Personal Experiences From Local Gaming YouTubers

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Personal Experiences From Local Gaming YouTubers

Rosemary Gregg, Writer

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 Almost five billion videos are watched on YouTube each day, and approximately 300 hours of video is uploaded to YouTube every minute. YouTube’s growing  popularity has inspired several students to create their own channels and grow an interest in film production.

Junior Film Production student Jared Gotherman originally started his YouTube channel Feb. 16, 2014 because he got inspired by other gamers’ YouTubes.

“I just kept learning and watching other YouTubers, so that inspired me and gave me more ideas on how to make videos,” Gotherman said. “If I liked their film, then I would create something kind of like it, and I would try to mirror some of the same shots.”

YouTube inspired Gotherman to find an interest in photography and short films. Film Production has now become a major part of his life.

“I started recording things with my camera, and I started having an interest that led me to videography,” Gotherman said.

According to Gotherman, a better quality camera is important to have in order to create better content.

“I always take my camera everywhere,” Gotherman said. “If something’s interesting, I’ll film it.”

Gotherman quit YouTube with 85 subscribers in Jan. 2018 and deleted all of his videos, but he continues to watch YouTube on a daily basis.

“It takes a lot of effort to make YouTube videos,” Gotherman said. “It’s time consuming, [and] if you’re not going anywhere with it, it’s not really worth it.”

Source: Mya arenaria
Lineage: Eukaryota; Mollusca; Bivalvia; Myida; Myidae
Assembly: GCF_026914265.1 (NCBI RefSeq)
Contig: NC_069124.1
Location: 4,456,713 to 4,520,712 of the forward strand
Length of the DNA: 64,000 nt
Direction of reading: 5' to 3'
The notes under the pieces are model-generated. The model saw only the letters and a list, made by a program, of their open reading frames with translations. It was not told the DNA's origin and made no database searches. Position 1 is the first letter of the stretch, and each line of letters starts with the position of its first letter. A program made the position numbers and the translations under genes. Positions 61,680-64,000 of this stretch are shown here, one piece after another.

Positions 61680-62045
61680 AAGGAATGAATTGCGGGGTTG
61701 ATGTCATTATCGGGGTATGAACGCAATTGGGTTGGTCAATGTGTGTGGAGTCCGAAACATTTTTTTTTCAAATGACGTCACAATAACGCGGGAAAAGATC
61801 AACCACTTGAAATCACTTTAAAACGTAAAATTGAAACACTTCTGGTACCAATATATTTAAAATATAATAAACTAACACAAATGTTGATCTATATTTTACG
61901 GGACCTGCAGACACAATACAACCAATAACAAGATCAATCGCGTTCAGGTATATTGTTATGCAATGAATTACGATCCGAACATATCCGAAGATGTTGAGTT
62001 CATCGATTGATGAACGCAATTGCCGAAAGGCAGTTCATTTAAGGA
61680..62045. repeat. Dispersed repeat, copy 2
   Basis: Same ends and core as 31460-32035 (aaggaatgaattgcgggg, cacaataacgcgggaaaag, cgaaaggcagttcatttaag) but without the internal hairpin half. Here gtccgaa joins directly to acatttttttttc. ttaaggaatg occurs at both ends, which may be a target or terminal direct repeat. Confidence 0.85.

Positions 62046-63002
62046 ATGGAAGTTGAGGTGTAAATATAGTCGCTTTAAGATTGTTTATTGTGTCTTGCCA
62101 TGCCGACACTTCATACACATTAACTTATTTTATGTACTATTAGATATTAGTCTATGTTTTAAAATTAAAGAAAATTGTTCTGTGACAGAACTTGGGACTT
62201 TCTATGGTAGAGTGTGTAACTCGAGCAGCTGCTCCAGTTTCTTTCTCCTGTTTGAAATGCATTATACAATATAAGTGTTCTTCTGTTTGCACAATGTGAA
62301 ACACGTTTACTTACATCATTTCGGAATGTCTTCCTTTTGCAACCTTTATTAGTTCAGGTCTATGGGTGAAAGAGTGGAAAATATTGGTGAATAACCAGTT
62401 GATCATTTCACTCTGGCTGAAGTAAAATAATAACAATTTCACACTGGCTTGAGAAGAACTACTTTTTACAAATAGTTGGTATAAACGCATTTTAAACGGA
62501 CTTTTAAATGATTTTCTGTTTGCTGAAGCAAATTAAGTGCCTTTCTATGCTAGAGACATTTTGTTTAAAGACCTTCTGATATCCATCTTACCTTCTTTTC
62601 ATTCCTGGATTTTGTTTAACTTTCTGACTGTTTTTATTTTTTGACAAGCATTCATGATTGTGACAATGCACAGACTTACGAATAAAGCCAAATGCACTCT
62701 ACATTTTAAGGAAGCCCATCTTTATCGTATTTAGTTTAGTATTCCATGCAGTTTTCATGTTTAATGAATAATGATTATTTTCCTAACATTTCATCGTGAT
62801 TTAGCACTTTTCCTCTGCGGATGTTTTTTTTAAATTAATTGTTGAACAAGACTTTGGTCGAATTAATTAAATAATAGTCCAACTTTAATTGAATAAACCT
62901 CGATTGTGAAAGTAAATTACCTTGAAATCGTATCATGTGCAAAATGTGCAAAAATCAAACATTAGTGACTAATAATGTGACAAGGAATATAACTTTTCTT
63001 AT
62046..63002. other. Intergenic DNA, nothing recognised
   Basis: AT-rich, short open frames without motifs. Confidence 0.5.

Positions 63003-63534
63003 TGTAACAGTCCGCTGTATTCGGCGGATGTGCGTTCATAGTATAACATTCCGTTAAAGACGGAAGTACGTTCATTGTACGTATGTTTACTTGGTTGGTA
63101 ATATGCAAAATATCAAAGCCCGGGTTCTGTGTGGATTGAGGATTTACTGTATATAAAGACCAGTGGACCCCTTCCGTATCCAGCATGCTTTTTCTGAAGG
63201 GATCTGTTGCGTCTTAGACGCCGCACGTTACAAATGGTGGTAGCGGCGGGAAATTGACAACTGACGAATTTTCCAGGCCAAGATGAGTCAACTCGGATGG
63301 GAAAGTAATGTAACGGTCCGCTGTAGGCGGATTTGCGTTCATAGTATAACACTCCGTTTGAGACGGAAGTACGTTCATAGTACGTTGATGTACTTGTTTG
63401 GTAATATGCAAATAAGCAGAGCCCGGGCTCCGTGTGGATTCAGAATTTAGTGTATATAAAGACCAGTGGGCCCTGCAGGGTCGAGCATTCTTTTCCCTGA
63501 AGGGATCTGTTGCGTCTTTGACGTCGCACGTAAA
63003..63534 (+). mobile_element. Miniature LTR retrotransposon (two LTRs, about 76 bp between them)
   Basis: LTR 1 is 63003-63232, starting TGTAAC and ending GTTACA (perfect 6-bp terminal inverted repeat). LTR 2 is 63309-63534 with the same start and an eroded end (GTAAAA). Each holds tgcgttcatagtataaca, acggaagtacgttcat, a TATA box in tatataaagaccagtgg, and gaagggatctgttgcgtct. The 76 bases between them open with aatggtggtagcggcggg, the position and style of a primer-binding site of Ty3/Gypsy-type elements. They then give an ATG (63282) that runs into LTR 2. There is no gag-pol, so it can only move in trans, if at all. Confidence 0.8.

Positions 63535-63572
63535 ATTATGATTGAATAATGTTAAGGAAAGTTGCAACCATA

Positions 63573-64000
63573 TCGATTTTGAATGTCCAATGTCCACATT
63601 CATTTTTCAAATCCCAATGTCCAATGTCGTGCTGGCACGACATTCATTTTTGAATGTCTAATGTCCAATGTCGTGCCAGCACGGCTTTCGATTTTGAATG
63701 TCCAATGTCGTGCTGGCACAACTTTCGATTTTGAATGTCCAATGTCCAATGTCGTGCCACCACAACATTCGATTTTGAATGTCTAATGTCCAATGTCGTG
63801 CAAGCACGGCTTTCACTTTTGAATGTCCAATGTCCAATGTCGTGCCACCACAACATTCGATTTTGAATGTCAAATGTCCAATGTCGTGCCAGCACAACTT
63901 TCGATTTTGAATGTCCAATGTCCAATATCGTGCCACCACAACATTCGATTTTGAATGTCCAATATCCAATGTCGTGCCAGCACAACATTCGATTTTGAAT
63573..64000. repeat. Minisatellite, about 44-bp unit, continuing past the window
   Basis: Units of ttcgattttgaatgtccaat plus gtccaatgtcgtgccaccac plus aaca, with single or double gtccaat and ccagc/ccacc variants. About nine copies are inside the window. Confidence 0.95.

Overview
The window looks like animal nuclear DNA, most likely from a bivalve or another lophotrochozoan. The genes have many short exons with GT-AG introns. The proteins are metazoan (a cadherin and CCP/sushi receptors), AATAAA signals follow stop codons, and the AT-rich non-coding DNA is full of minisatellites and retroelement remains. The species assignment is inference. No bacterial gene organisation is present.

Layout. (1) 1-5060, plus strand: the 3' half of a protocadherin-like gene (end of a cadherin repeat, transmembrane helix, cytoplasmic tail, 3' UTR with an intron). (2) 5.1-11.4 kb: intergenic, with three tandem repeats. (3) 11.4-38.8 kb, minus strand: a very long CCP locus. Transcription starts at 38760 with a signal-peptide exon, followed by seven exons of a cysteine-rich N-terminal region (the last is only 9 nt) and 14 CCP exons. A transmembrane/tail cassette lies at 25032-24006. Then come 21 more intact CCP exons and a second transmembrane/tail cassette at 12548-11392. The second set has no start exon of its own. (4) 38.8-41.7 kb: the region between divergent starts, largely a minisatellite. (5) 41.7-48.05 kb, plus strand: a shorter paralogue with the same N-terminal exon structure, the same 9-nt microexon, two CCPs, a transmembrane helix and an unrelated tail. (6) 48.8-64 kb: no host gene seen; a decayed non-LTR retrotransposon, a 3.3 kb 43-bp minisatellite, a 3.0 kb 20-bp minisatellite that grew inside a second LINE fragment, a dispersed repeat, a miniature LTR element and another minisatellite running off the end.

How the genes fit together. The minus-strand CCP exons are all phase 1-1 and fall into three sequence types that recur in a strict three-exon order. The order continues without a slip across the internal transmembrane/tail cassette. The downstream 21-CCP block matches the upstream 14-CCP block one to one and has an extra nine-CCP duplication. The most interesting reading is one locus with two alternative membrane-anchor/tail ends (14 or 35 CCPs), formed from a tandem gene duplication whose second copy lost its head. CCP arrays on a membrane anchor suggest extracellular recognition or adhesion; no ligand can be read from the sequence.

Senior Film Production student Edgar Tejada started his YouTube channel in middle school after finding an interest in video games.

“In elementary, I got involved in video games from older family members,” Tejada said. “As I started getting older, I started upgrading with technology, and I realized that this is something I like to be around. This is something I like to do.”

Tejada had a difficult time editing his YouTube channel because he did not have access to the proper equipment; he only used his phone.

“For most people, filming takes a lot of time, but it’s the editing that really takes a lot,” Tejada said.

Tejada stopped recording during his freshman year.

“I didn’t know what I was doing,” Tejada said. “I would wonder, ‘Should I try something else?’ ‘Should I just stop?’ and I just kind of stopped [YouTube] there.”

Tejada has considered getting equipment and giving YouTube another try in college.

“Most people think in YouTube, you just film something and you got it all down,” Tejada said. “It’s like a first job. You have to be committed; you can’t just go into it without a care.”

Junior Film Production student Billie McNabb started his YouTube in 2010, but did not start uploading content until 2013. Currently, he has 50 subscribers.

“I’m just happy with the content I post,” McNabb said. “I’m not really worried about the views or the subscribers as of right now.”

Lately, McNabb has been slacking off on uploading content and advises others to “always be very consistent with uploads” and “not to make the same mistakes” that he does.

“I have ideas on what I want to do,” McNabb said. “But I just don’t do it because I’m extremely lazy when it comes to it.”

McNabb likes the supportive community that YouTube offers.

“YouTube has brought me up in a lot of my darkest times,” McNabb said. “I can go on there, have a good laugh and forget about everything else. It’s just the small things that really help a lot of people out.”